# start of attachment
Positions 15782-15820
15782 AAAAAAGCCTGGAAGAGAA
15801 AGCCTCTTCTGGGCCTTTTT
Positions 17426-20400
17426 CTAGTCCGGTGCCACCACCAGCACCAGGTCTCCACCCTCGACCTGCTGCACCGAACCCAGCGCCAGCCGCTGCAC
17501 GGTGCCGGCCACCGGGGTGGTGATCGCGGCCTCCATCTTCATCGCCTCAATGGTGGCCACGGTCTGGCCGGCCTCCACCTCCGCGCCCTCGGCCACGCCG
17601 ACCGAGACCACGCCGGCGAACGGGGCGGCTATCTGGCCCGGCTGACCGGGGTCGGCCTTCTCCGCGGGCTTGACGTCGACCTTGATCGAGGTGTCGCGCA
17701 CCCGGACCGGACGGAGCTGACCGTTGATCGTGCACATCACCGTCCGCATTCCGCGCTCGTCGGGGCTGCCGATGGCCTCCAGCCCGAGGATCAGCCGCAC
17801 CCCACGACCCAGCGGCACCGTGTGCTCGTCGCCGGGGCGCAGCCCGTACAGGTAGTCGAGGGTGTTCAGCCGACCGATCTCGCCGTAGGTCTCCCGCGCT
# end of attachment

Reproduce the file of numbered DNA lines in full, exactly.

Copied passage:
Positions 15782-15820
15782 AAAAAAGCCTGGAAGAGAA
15801 AGCCTCTTCTGGGCCTTTTT
Positions 17426-20400
17426 CTAGTCCGGTGCCACCACCAGCACCAGGTCTCCACCCTCGACCTGCTGCACCGAACCCAGCGCCAGCCGCTGCAC
17501 GGTGCCGGCCACCGGGGTGGTGATCGCGGCCTCCATCTTCATCGCCTCAATGGTGGCCACGGTCTGGCCGGCCTCCACCTCCGCGCCCTCGGCCACGCCG
17601 ACCGAGACCACGCCGGCGAACGGGGCGGCTATCTGGCCCGGCTGACCGGGGTCGGCCTTCTCCGCGGGCTTGACGTCGACCTTGATCGAGGTGTCGCGCA
17701 CCCGGACCGGACGGAGCTGACCGTTGATCGTGCACATCACCGTCCGCATTCCGCGCTCGTCGGGGCTGCCGATGGCCTCCAGCCCGAGGATCAGCCGCAC
17801 CCCACGACCCAGCGGCACCGTGTGCTCGTCGCCGGGGCGCAGCCCGTACAGGTAGTCGAGGGTGTTCAGCCGACCGATCTCGCCGTAGGTCTCCCGCGCT